This event was imbued with the history of the British social movement Reclaim the Streets (RTS), along with other groups such as London Greenpeace (a local eco-anarchist organization). RTS is a “dis-organization.” It came out of the anti-roads movement of the early 1990s, struggling against the freeway programs of the Thatcherite government. Its members employed direct action techniques, tunneling under construction sites, attaching themselves to machinery, putting their bodies on the line. 1994 had seen a summer-long campaign against the M11 highway link, which involved squatting the condemned residential district of Claremont Road and literally inhabiting the streets, building scaffolding, aerial netting and rooftop outposts to prolong the final resistance against the wrecking balls and the police. But it was also the year of the Criminal Justice Act, which gave the authorities severe repressive powers against techno parties in the open countryside, and politicized young music-lovers by force. After that, the ravers and the anti-roads protestors decided they would no longer wait for the state to take the initiative. Drawing inspiration from a 1973 text by the French philosopher André Gorz, “The Social Ideology of the Motor-Car,”6 they decided to reclaim the streets in the middle of London, and party at the heart of the motorcar’s dominion.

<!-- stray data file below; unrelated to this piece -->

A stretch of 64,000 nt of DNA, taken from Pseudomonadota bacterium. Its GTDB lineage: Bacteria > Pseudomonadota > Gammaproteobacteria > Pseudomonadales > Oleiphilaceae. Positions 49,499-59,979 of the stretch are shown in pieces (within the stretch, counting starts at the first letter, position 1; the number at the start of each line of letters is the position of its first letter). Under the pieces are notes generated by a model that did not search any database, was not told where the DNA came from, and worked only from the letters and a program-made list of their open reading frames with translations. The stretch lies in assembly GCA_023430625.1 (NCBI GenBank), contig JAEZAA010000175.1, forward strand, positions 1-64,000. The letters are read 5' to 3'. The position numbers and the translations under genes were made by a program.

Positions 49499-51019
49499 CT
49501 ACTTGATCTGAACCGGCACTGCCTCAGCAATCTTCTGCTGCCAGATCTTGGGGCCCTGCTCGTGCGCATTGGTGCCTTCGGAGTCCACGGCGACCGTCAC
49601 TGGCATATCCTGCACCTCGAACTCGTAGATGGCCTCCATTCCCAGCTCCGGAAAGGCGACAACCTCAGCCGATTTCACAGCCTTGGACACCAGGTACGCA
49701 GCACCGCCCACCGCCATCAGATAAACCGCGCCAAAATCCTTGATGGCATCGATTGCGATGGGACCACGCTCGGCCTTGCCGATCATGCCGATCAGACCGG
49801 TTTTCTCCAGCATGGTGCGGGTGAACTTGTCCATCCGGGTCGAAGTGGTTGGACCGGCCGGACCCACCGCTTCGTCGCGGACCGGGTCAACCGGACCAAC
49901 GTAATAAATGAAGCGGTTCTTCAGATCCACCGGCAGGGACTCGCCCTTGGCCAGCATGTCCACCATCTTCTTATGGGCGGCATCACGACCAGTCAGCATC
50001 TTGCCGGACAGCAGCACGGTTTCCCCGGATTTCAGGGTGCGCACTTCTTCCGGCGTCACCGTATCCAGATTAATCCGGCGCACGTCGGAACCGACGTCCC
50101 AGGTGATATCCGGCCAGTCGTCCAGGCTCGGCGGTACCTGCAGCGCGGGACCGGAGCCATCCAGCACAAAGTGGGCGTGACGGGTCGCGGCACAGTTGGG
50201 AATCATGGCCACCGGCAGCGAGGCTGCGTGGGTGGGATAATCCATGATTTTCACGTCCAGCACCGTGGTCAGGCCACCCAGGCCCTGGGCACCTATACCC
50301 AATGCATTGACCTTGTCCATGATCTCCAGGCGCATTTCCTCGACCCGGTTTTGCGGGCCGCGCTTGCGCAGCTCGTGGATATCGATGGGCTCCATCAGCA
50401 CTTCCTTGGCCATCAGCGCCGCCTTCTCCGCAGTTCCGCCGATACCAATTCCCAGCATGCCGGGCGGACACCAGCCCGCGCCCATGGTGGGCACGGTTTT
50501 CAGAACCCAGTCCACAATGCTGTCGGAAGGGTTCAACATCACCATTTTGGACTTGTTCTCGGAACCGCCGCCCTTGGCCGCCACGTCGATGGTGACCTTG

The first RTS protest was held in the spring of 1995 in Camden Town, where hundreds of protestors surged out of a tube station at the moment of a staged fight between two colliding motorists. Astonished onlookers watched as the two drivers each took out sledgehammers and began destroying their own vehicles. Meanwhile the street was occupied and the festivities began. Techniques were subsequently invented to make “tripods” out of common scaffolding poles: traffic could be easily blocked by a single protestor perched above the street, whom police could not bring down without risk of serious injury. News of the inventions spread contagiously around Britain, and a new form of popular protest was born. Later events saw the occupation of an entire stretch of highway, or a street party where sand was spread out atop the tarmac for the children to play in, reversing the famous slogan of May ‘68 in France, sous les pavés, la plage (“beneath the paving-stones, the beach”). The work of the Russian critic Mikhail Bahktin on the political potential of the carnival found a new home outside of literary theory. From here, it was just another leap of the imagination to the concept of the global street party – first realized in 1998 in some thirty countries, within the wider context of the “global days of action” against neoliberalism.